Plan 5 student loan explained: What’s changed for students in 2023 intake?

Plan 5 student loan explained: What’s changed for students in 2023 intake?

  • The new ‘Plan 5’ changes will affect students starting from August 2023 
  • Some will repay more than double the amount of previous years 
  • Graduates will start paying back their loans at a lower salary

Students starting their undergraduate degrees this September are likely to pay back twice as much in student loans over their lifetimes as those who went to university in previous years. 

Under the new Plan 5 loan, which applies to those starting their degrees from August 2023, graduates will start paying back what they owe when they earn £25,000 per year.

This salary is lower than previously. Those who started their degrees between 2012 and 2022 began repayments when they had an income of £27,295. 

New rules: This year’s university intake will probably pay back far more in student loans than those who started earlier 

This year’s students will also be paying their loans back for 10 years longer. The remaining unpaid balance of a student loan will now be cancelled after 40 years, instead of 30.

This means that on an average salary of £33,000, just under the national full-time average according to the Office for National Statistics, graduates can expect to pay back a total of £38,800, compared to £15,120 for those on the same salary in previous years, Save the Student has said. 

If someone is on the average salary, they will pay back £60 a month to the Student Loans Company under the new Plan 5 system. Students under the old system would pay nearly a third less on the same wage. 

Taking into account the extra 10 years that graduates will be burdened with debt, they will end up paying an extra £20,000 on average.

Those on lower salaries will be faced with an even greater impact on their finances. While someone on £27,500 would previously be paying back just £1 a month of their loan, under Plan 5 they would instead pay £18. 

How do student loans work?

The Tuition Fee Loan is transferred directly from the Student Loans Company to the university, while the maintenance loan is transferred into the student’s bank account.

With tuition fees capped at £9,250 a year and the additional maintenance loan, which is calculated based on household income, the average student will leave their time at university with about £33,000 in debt.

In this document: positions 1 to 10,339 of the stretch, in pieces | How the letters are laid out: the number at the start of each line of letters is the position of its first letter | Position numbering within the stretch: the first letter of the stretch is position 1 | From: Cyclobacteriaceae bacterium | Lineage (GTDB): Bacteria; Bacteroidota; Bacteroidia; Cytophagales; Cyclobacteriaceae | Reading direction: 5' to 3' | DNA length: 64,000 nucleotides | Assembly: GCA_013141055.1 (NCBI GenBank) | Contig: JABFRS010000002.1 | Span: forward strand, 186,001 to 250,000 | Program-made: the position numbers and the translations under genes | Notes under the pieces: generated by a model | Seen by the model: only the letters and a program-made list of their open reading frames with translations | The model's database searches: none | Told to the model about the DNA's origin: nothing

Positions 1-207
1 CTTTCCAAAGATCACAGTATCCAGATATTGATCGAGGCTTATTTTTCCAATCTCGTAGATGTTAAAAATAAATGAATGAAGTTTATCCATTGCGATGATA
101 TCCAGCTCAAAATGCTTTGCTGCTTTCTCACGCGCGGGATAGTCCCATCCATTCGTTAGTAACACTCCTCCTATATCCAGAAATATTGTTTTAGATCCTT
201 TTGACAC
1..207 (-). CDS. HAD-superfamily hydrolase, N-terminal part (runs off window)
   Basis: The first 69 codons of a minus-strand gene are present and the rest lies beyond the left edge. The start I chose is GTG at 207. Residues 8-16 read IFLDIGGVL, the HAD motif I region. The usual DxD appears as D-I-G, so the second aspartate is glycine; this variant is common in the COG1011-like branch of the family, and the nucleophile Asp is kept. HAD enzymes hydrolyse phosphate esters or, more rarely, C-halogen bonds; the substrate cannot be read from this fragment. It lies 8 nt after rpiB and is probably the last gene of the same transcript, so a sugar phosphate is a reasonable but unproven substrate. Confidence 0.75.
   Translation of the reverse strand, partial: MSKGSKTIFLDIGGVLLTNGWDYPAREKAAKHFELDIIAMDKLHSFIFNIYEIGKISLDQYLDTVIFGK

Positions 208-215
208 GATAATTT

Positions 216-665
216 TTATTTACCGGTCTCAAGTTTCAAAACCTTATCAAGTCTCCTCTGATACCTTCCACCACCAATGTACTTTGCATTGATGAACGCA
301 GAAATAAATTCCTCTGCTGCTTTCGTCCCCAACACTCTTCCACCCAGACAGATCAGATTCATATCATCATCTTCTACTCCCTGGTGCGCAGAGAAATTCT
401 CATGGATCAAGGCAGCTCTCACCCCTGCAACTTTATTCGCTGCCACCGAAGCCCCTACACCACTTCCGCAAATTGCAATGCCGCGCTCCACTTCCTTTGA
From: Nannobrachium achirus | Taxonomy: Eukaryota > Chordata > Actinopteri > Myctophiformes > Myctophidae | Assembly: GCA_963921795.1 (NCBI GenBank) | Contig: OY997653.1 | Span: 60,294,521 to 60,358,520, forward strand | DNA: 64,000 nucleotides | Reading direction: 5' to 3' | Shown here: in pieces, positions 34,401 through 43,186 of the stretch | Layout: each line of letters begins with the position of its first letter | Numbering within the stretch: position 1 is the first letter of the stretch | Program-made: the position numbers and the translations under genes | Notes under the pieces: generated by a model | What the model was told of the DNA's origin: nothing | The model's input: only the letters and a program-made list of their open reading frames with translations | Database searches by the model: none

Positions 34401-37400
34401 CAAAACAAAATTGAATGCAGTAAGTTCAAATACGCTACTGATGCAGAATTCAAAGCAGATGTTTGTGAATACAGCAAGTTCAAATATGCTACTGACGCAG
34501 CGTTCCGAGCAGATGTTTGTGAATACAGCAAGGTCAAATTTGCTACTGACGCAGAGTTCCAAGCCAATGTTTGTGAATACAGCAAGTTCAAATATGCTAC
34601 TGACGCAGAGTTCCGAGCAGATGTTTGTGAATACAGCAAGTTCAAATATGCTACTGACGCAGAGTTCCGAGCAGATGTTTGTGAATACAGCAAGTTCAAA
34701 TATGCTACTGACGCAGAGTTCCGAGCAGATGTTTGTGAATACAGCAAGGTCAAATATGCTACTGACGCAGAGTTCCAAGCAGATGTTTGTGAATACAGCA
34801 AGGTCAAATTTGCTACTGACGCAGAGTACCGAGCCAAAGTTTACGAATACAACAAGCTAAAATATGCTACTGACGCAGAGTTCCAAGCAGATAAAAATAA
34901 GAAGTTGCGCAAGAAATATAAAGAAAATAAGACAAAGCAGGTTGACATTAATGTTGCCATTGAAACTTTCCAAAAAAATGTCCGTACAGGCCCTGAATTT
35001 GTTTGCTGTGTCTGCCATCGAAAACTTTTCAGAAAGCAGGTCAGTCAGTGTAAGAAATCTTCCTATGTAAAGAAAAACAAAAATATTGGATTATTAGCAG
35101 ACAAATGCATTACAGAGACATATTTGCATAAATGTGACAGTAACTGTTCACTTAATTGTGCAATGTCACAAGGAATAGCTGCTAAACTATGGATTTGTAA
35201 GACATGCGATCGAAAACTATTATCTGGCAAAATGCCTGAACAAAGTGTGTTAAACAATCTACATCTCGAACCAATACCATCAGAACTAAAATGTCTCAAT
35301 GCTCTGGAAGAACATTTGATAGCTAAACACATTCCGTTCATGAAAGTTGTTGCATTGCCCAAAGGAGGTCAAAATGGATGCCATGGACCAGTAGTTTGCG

This year’s students will pay 9 per cent of their income each month, once they graduate and earn over £25,000. That threshold is frozen until 2027.

This year, interest on the loan is charged at a rate of 7.1 per cent.

After 40 years, the remaining balance is wiped.

As the loan balance keeps increasing year, it becomes less and less likely it will be paid back in full.

This doesn’t mean that the amount repaid each year will increase, just that the debt will keep piling up.

Interest is charged from the point the loan is taken out, and the interest rate is usually set on 1 September each year, based on the Retail Price Index of the previous March. This year, the interest rate will be 7.1 per cent.  

Tom Allingham from Save the Student described the Plan 5 changes as ‘incredibly regressive.’ He said that ‘while most graduates will pay more – as much as double, in some cases – the highest earning graduates will actually repay less than under the old system.’

This is because they will be able to clear the loan quicker, and therefore pay far less in interest.  

He added: ‘Although the structure of the repayments means that they should still be fairly manageable, it seems utterly unfair to have a system whereby those who have reaped the biggest financial benefits from attending university, are repaying less than their peers.

‘We can only hope that prospective students aren’t put off attending university as a result of another unfair student finance policy.’

A Department for Education spokesperson said: ‘It is important that we have a sustainable student finance system that is fair to students and taxpayers.

‘We have cut interest rates to RPI only so that new borrowers will not repay more than they originally borrowed, when adjusted for inflation. Through these reforms more than half of borrowers will repay their loans in full, compared to the current rate of 20 per cent. 

‘To help students who need further support, we are making £276 million available this academic year, which universities can use to top up their own hardship schemes. This is on top of increases to student loans and grants.’

The Department for Education suggests that asking graduates to start repaying loans at £25,000 will help the Government to continue ‘supporting’ higher education, as it keeps costs down for taxpayers.

Maintenance loans ‘don’t cover living costs anywhere’

The financial hit of going to university begins long before students graduate and begin repaying their debt.

Maintenance loans no longer cover living costs in any student city in the UK, has revealed.

It has calculated that there is on average a disparity of £788 a month between the maintenance loans offered by the Government and students’ living costs.

As a result, nearly half of students in the UK are finding themselves running out of money by the end of the semester, according to NatWest’s latest Student Living Index. This figure has risen by more than 10 per cent since 2022.

Despite maintenance loans becoming inadequate to sustain living costs, they are making up a bigger proportion of students’ overall income.

Loans made up 54 per cent of students’ monthly income in 2023, rising by 5 per cent compared to a year ago.

 On top of that, students’ costs are being driven up by inflation.